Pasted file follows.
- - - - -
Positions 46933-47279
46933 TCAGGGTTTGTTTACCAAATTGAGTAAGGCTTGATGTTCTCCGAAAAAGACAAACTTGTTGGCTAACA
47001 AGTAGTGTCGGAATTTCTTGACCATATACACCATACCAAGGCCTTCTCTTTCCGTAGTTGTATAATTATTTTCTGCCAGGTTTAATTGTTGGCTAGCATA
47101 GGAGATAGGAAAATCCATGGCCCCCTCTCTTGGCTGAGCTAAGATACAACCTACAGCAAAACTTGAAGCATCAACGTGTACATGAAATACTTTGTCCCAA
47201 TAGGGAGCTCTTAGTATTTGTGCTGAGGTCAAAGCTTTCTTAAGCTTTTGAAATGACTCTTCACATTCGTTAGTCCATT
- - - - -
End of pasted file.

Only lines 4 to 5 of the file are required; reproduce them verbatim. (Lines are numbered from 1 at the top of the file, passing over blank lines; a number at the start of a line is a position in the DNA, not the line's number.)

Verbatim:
47101 GGAGATAGGAAAATCCATGGCCCCCTCTCTTGGCTGAGCTAAGATACAACCTACAGCAAAACTTGAAGCATCAACGTGTACATGAAATACTTTGTCCCAA
47201 TAGGGAGCTCTTAGTATTTGTGCTGAGGTCAAAGCTTTCTTAAGCTTTTGAAATGACTCTTCACATTCGTTAGTCCATT